Purchasing the right pottery kiln as a beginner can be a bit overwhelming. The market is thriving with a range of kiln models & types, and it could be difficult to get started. So, how would you choose the best kiln as you start your pottery journey? Purchasing a kiln can be a costly decision. You need to know all your facts and figures before making a purchase.
Here are certain factors you need to ponder about while selecting the best pottery kiln.
Select the Right Pottery Kiln for Beginners
1. Consider Between Used or New Kiln:
Before you head over to a local kiln shop or start shopping online, you first need to consider a used or new kiln. Now, there are advantages and disadvantages to both. Let’s take a look at each variant in-depth.
Advantages of Purchasing a Brand New Kiln
- You will get access to an updated user manual for step-by-step consulting requirements.
- With new kilns, you would get access to quick customer support in case the machine shows any glitch or you are stuck without any information.
- Unless there is a manufacturing issue, new kilns tend to work very efficiently. You can easily predict the way it is supposed to behave during a firing process.
- New kilns come with a warranty from the manufacturer. So, you can get it replaced or repaired during the warranty period.
- New kilns feature the latest technologies that their old variants might not.
Advantages of Purchasing an Old (Second-Hand) Kiln
If you decide on getting a second-hand kiln, you can get some good ones at online spaces such as:
- Facebook Marketplace
Here are some advantages of getting a second-hand kiln:
- The prime advantage of purchasing a second-hand kiln is, no doubt, its cheaper price tag. The price of the kiln can vary immensely depending on its age and condition.
- It is ideal for beginners who don’t want to invest a lot during the test and trial phase.
Apart from the pricing part, it makes sense that you should invest in a new kiln as opposed to an old one. However, the final choice would vary depending on your personal preference and budget.
2. Decide the Right Kiln Size:
Kilns are available in a range of sizes and shapes. They can vary from small test kilns, ideal for firing doll heads or ceramic jewelry, to massive production-size kilns that can help you fire platters, plates, jugs, & dinner sets.
Kilns are generally created from a thick material that helps provide insulation. It is recommended that a kiln’s insulation material should be a minimum of 3 inches thick. When picking a kiln, ensure that you seek one that is at least 3 inches thick. Some older kiln variants are 2.5 inches thick. It is ideal for regular firing purposes. However, 3 inches insulation provides better efficiency.
This is just the internal part. In conjunction with the exterior, the complete machine would be a bulky one. Make sure your kiln has enough capacity to fire a minimum of 15 small or medium-size bowls. Also, make sure there is enough space in your work area to place the kiln without damaging it in any way.
Factors to Consider When Choosing a Pottery Kiln for Beginners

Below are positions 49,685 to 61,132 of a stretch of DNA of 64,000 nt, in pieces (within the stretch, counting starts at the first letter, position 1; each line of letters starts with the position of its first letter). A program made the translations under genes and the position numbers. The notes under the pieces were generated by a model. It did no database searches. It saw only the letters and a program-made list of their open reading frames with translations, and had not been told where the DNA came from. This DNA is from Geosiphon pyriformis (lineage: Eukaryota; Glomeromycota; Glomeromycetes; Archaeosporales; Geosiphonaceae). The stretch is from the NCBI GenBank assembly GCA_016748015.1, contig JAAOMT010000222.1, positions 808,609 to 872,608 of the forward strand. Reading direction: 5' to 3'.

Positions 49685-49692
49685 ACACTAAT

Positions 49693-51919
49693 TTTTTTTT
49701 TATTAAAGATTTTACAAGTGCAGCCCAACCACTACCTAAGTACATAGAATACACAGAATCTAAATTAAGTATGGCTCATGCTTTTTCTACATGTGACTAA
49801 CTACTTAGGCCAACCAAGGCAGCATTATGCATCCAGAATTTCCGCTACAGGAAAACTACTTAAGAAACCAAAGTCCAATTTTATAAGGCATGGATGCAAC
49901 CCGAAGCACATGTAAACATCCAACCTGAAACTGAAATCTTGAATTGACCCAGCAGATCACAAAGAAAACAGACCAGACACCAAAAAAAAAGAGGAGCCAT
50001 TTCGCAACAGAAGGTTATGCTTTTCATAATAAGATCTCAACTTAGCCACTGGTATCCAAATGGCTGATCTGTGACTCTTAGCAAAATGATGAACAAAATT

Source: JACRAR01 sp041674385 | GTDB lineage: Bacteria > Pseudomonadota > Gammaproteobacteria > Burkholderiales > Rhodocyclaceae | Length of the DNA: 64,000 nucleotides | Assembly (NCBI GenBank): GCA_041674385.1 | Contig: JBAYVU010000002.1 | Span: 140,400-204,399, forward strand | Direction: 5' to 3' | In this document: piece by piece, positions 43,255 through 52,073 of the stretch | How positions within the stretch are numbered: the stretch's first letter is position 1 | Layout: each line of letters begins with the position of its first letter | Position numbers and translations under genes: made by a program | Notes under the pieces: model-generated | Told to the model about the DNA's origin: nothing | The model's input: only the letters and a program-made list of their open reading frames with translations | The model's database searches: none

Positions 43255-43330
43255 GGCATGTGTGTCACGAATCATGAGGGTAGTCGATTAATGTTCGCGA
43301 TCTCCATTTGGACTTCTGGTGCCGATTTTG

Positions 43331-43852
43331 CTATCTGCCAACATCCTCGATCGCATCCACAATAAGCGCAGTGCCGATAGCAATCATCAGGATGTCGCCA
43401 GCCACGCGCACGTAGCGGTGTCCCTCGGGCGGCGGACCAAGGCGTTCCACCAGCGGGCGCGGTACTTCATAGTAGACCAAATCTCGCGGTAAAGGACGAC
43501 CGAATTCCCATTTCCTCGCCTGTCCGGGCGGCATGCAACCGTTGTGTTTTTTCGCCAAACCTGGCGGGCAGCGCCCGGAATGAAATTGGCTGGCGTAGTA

When picking a pottery kiln for beginners, there isn’t any hard & fast rule for sizing up or down. Some common factors you need to consider are:
- What is the space available inside your home or work studio to place the kiln?
- What is the common pottery size you are making?
- How much pottery do you produce on a regular basis?
- Do you want to practice pottery as a hobby or as a career?
Pick your largest pottery work and check whether the kiln of your choice can easily fit this item. However, you also should go too big when buying a kiln. Firing a kiln that is half-empty would simply be a waste of money and electricity. So, it is better to refrain from purchasing a pottery kiln that is too large in size. If you go too big, it might take you even months, depending on your production speed.
An ideal choice you can opt for is the Seattle Pottery Supply 12-inch Top-Loading Pottery Kiln. This electric variant comes in a 120V option that can fire up to Cone 6 & the 240V variant can fire up to Cone10.
3. Check the Kiln’s Firing Temperature:
When searching for the perfect kiln, you need to go beyond the size and price. Before you jump in and make a purchase, ensure that the firing temperature range for the kiln is right for you. Kilns can fire at different temperatures. Certain kilns are designed specifically for firing at lower temperatures such as 1150oC, while others can fire as high as 1300oC.
One solution is to pick a pottery kiln that can fire to a temperature range that goes a bit beyond the average requirements. In case you continuously fire the kiln at maximum temperature, your machine’s consumables would wear out much faster, requiring the replacement of parts every now and then.
Make sure you understand the kiln’s temperature range and the cone that can be used with it. For example, if you plan on firing up to a cone 6 temperature range, it is ideal to purchase a kiln designed to reach a minimum of cone 10.
|022 to 09||1112oF to 1693oF||600oC to 923oC||Very Low-Fire|
|08 to 3||1751oF to 2134oF||955oC to 1168oC||Low-Fire/Earthenware|
|4 to 7||2167oF to 2264oF||1186oC to 1240oC||Mid-Fire/Stoneware|
|8 to 11||2305oF to 2399oF||1263oC to 1315oC||High-Fire/Porcelain|
|12 and 13||2419oF to 2455oF||1326oC to 1346oC||Very High-Fire/Kaolin (China Clay)|
With these factors in mind, you can focus on purchasing the best kiln for your daily pottery escapades. Make sure you do your research before investing in a kiln. Always start small and size up as you get better. Always ensure that you don’t go beyond your budget. At first, you might be attracted to get the priciest option in the market, but it would simply be a waste of money if you won’t be making pottery pieces regularly or for the long term. So, always adhere to your budget when purchasing a pottery kiln.